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Lesbian on Lesbian Romance

15 Dec Posted by in Jewelle Gomez | 2 comments
Lesbian on Lesbian Romance

Romance has gotten a bad rap over the years from a lot of sides.  Men and literature snobs laugh out loud about “romance” novels which are considered lower than so-called ‘chick lit;’ the idea being that at least in ‘chick lit’ the heroine usually has a job before she has her bodice ripped.

Romance has always given (many) men hives.  And women feel they have to pull teeth or employ blackmail after the marriage ceremony is over to get their man to continue to see them as objects of affection not just housekeepers.

People like to blame feminism for the decline of romance.  Somehow conservative thinkers have linked women’s insistence on being treated as equal humans with a lack of emotion or desire for attention.  Feminism sometimes did seem to cast romantic behaviour—holding a door open or paying for a woman’s dinner—as one step toward the slippery slope of male domination.

There is the history of those acts—door opening and paying for meals—as a reflection of the culture keeping women in a state of ‘less than.’  Women ‘need’ caretaking because we’re not fully adult or human.  Doors and dinner are a prime symbol of how we are diminished in so many subtle ways in this culture.

But what happens if you’re not just a feminist but a lesbian feminist?  My interactions are with another woman so clearly she’s not trying to fulfill the prime directive to keep women small and useless.  She may be following a form but is the content the same?

With lesbians it doesn’t have to be all form, they don’t usually have a ‘masculinity’ to protect.  Lesbians more often think about a relationship as sharing.  Not in a crunchy granola way anymore but in practical ways because both women in a lesbian relationship have been raised with varying degrees of anti-woman messages as well as a sense of independence from men that lesbians enjoy. That usually leads women to make a new way—doors and dinners may be alternated without either partner loosing her stature.

In “A Bronx Tale,” a semi-autobiographical play and film by Chazz Palminteri (a guy) he captured the essence of romance and in some ways feminist romance.  The story takes place in a working class Italian neighborhood in the Bronx in the 1960s—Goodfellasville.

A young guy comes to Chazz, the neighborhood Godfather, to ask advice because he’s started dating a ‘colored’ girl.  (I got really nervous at this point in the movie!)

The kid wants to figure out how to know if it’s real, an especially important question given how dangerous a situation he’s putting them both in.  Chazz answers essentially that color is not the point; that the kid will know because he’ll open the car door for her and when he gets to his side to get in the car she will have reached over and opened the door for him.

The feminist core of that ‘door’ moment acknowledges romance and how it can grow out of equal caring for each other rather than a subtle domination.

Part of the issue with romance is that Hallmark and the Hallmark Channel have high-jacked it defining ROMANCE in caps within very narrow parameters.  In the Hallmark version women are the demanders of the sugary treat called ROMANCE, desperate for a sign of affection from their non-demonstrative spouses.  Or it’s all a joke.  But what is romantic should be defined by each individual and couple not corporate headquarters and advertising executives.  Nor can a card on V Day make up for a year of dismissal and lack of appreciation.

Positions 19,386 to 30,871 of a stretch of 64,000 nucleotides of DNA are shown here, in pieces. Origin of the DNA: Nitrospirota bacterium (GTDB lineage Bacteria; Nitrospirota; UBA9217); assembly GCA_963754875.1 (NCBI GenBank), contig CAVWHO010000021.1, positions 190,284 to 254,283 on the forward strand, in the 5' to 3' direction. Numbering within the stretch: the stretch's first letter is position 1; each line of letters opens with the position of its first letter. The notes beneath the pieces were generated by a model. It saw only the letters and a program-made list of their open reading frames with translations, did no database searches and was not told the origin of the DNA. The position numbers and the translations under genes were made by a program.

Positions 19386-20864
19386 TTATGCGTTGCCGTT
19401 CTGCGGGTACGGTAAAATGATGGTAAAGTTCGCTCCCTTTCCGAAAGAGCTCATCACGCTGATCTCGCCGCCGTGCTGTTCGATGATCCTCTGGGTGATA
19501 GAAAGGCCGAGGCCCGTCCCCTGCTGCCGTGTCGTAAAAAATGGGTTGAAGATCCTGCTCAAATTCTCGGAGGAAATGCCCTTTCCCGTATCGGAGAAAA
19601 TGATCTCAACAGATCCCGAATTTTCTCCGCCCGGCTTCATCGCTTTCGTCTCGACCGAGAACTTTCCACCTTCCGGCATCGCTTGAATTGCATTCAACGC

One year I gave my girlfriend (now spouse) one of those ‘clap on/clap off’ remote lamp control devices whose late night TV ads we laughed at.  It was the perfect romantic gift because of the private joke between us.  It’s been in our hall closet for 15 years and we always feel warm when it appears from underneath the stack of guest towels as we clean house.

Lesbians are the most romantic people I know.  Who else has a minimum of four anniversaries?  There’s (1) the day you first met, (2) the day of your first date, (3) the first time you had sex together (sometimes 2 and 3 are not the same, and (4) when you moved in. There’s often an assortment of other anniversary dates too, like our official wedding and I know some lesbians who’ve had three official weddings and celebrate all of them.  It takes the pressure off of having to prove your love on one particular day…whichever is your favorite like birthday or V Day.  So what if you miss one you’ve got another anniversary coming up.  And you share doing the laundry so who can doubt the other’s love.

Sometimes lesbians make up romantic holidays…Xena Warrior Princess dinner date…your cat’s birthday.  Why not?  The point for me is: how do you make each other feel special?  I assume gay men approach romance in similar ways; everybody likes to be surprised by someone’s unconditional affection.

Of course, lesbians can be non-romantic I suppose, but there is not usually that stubborn resistance to expressing a sensitive sentiment which is reinforced and rewarded all over popular culture.  Women love expressing…usually.

An emailed heart in the middle of the day for no reason is good; flowers for no particular reason are good; picking up the new book by her favorite author is good; seduction on a Sunday afternoon is good; opening the car door is good.  Making the romance mutual is good.

Jewelle Gomez is the author of 7 books including the lesbian vampire classic novel, The Gilda Stories.  Her new play about James Baldwin will be produced in September 2011. Follow her on Twitter: VampyreVamp.  Or her website:

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  • Jacob Black says:

    Love reading about anything to do with this topic, interesting post going to link back to it on my blog.

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